What is the recommended approach for nerve decompression for the treatment of foot drop?

Updated: Mar 23, 2020
  • Author: James W Pritchett, MD; Chief Editor: Vinod K Panchbhavi, MD, FACS  more...
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The recommended approach for nerve decompression is through a longitudinal posterolateral incision centered at the fibular head and paralleling the biceps tendon and fibula. The peroneal nerve is identified at the biceps femoris and traced distally. The nerve is released proximally from its fibrous enclosure at the fibular neck. Distally, it is released to the level where it dives into the peroneus longus. The attachment of the peroneus longus at the fibular neck is also released.

A wider exposure should be used for posttraumatic exploration if immediate repair or grafting is anticipated. With the patient prone, a mildly curved incision is made just medial to the short head of the biceps femoris in the lower thigh, extending to the skin posterior to the fibular head and then toward the anterior compartment. Superficial and deep peroneal nerve branches are exposed distal to the fibular head. The peroneal nerve is traced obliquely across the popliteal fossa, and its division can be split away from the tibial fossa if further length is needed.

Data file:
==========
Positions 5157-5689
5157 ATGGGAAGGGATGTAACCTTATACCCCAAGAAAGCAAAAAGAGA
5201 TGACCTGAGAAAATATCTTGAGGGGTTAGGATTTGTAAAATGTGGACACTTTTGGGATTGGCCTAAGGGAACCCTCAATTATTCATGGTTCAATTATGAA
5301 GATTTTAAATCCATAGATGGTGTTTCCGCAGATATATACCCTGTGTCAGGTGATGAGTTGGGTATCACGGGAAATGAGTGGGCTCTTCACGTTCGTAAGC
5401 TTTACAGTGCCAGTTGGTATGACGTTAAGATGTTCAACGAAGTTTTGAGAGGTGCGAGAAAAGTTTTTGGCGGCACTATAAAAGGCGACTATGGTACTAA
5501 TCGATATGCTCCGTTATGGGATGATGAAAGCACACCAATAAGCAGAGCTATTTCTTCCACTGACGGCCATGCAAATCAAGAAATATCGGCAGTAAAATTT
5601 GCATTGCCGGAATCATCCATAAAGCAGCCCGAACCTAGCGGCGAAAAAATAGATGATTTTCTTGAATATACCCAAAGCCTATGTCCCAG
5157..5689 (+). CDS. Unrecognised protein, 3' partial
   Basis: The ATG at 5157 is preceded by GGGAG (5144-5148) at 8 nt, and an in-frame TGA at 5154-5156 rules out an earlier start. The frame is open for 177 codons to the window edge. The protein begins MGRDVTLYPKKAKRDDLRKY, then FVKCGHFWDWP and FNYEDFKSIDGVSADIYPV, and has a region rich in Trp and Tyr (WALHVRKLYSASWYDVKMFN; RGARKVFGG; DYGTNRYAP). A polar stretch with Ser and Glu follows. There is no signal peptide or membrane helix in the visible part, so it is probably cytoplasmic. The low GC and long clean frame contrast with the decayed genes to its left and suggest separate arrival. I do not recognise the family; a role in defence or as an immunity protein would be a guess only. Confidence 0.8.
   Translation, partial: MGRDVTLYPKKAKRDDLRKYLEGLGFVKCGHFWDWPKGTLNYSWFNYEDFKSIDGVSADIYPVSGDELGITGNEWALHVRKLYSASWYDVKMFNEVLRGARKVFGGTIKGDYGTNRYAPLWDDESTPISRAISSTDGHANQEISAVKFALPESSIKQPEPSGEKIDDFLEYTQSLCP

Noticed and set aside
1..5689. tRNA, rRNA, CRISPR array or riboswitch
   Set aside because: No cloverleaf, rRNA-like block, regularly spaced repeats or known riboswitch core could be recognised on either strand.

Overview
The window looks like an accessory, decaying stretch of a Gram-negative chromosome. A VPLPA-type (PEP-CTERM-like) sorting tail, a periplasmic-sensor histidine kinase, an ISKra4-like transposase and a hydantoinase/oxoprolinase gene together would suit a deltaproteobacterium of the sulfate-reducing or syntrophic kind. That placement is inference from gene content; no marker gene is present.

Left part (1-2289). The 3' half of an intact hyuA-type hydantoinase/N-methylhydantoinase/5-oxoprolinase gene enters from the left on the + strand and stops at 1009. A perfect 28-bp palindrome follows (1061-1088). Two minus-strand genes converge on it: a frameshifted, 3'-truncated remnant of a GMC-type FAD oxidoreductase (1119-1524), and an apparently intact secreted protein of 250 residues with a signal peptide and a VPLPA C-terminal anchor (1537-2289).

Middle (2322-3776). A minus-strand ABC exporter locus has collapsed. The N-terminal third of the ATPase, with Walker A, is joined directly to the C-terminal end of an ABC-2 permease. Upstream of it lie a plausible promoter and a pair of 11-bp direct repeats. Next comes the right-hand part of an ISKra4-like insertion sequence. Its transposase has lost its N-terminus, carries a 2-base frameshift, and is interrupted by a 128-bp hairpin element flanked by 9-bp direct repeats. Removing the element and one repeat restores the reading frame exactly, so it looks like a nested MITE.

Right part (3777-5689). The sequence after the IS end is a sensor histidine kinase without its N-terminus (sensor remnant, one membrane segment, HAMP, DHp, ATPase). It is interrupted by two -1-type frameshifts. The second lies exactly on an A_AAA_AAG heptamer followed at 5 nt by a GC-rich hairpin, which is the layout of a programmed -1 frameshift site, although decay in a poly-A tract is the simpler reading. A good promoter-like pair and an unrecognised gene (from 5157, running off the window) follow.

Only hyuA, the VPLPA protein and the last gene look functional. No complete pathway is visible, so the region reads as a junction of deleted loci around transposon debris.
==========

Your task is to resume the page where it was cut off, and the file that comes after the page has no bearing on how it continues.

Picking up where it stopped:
In general, limited exposure should be avoided, so as to facilitate the performance of intraoperative stimulation and recording studies. Having clear exposure of the lesion, as well as viable nerve proximally and distally, is essential. Surgical exploration with NAP monitoring of lesions in continuity can document sufficient peroneal recovery to allow the surgeon to avoid unnecessary resection and repair. Allograft nerve conduits and allograft cable grafts are an alternative to autografts for nerve reconstruction.

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